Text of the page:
Nokia(s nok) really is working on an Android(s goog) phone, according to sources quoted by both The Verge and All Things D. The big question now is whether Microsoft(s msft), which is in the process of buying Nokia’s handset division, will kill the project.
The plan, according to those sources, is to use a forked version of Android that strips out the Google services, much as Amazon(s amzn) has done for its Kindle devices. According to Ina Fried over at All Things D, Microsoft may find this a more “palatable” approach to tackling the low end of the market than watching Google-ified Android phones continue to take over.
I’m not so sure that Microsoft will settle on this approach – in fact, I would say it’s a far less likely outcome than Microsoft killing the project once the takeover goes through in early 2014.
Nokia’s current low-end play is the Asha line, which uses a variant of the Finnish firm’s old Series 40 operating system rather than Microsoft’s Windows Phone platform. When the takeover was announced, the companies said Microsoft would be buying the Asha brand as part of the deal, rather than licensing it as it will do with the Nokia brand. This gives Microsoft the freedom to kill the Asha brand.
Not that that’s what the companies said would happen. Instead, Stephen Elop said Asha “provides Microsoft with the opportunity to extend its service offerings to a far wider group around the world while allowing Nokia’s mobile phones to serve as an on-ramp to Windows Phone.” Going with forked Android, perhaps under the Asha brand, would allow Microsoft to do the same thing.
However, why would Microsoft do that? If anything, the company is currently trying to streamline its smorgasbord of operating systems to a lineup that will probably see the fusing of Windows Phone and Windows RT. It needs to do this for two reasons: consumer marketing and developer relations.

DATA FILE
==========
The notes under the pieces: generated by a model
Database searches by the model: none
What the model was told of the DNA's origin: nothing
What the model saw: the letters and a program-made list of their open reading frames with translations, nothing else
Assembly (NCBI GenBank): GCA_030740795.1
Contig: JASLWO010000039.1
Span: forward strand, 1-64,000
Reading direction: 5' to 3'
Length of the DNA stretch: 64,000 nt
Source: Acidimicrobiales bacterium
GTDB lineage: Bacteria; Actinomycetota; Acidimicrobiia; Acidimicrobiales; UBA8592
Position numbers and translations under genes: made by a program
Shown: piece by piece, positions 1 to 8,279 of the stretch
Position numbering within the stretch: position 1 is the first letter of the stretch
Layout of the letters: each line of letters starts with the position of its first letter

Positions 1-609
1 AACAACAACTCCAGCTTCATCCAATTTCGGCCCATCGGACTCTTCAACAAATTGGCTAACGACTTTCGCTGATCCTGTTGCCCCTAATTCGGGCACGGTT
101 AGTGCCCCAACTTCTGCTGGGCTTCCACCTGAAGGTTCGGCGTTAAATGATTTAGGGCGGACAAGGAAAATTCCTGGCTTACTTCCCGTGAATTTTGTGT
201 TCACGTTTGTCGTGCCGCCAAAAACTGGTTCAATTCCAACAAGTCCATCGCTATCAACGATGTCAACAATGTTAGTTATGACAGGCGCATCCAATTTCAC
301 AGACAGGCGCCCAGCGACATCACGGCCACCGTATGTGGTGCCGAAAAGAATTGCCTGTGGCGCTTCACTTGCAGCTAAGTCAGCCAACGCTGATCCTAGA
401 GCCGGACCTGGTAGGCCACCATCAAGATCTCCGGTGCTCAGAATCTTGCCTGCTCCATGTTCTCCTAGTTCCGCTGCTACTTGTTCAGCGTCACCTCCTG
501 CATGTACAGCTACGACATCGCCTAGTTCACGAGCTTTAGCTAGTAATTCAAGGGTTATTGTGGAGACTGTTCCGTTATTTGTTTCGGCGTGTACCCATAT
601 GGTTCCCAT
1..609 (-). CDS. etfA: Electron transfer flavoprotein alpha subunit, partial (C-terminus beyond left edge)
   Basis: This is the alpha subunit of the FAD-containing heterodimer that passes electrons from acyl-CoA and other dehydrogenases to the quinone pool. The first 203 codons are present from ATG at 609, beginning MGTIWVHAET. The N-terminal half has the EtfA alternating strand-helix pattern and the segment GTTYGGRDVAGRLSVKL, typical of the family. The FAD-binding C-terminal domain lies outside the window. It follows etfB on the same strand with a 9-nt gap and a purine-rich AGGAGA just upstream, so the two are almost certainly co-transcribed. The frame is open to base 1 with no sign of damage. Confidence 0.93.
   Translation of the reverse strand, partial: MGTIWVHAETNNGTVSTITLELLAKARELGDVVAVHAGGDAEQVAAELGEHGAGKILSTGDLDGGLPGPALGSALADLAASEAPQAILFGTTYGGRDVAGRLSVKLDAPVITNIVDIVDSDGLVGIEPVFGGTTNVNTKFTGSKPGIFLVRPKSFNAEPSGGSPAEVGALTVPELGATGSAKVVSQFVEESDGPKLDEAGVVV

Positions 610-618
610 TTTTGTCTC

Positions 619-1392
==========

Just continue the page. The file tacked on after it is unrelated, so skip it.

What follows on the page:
Developers don’t like fragmentation and consumers don’t understand it – heck, I’m a tech journalist and even I struggle to explain why Windows 8 and RT offer the same legacy desktop UI, but one runs legacy Windows apps and the other doesn’t.
Now, don’t get me wrong: it’s a lot easier for Microsoft to go to a developer and ask her to whip up an app for Asha-Android than to demand an Asha-Series 40 app, because she’s probably already created the Android app, making for easy porting. However, doing so would just entrench Android’s position even further, and would diminish the developer’s appetite to target the relatively small Windows Phone market.
Windows Phone is actually doing better and better each quarter, particularly outside the U.S. Why? Because we now have cheaper Windows Phones, notably the Nokia Lumia 520 (pictured above). Why would Microsoft not want to simply extend that trend, creating Windows Phones that push further into the low end of the market?
Yes, Microsoft can get something out of Android beyond the crazy $2 billion it rakes in each year from patent royalties, but is it worth the risk? I don’t think so – much smarter to grow the Windows Phone market and enjoy the fruits of patent shakedowns on the side.
Anyhow, just one more big decision for the incoming Microsoft chief to make, whoever that may be…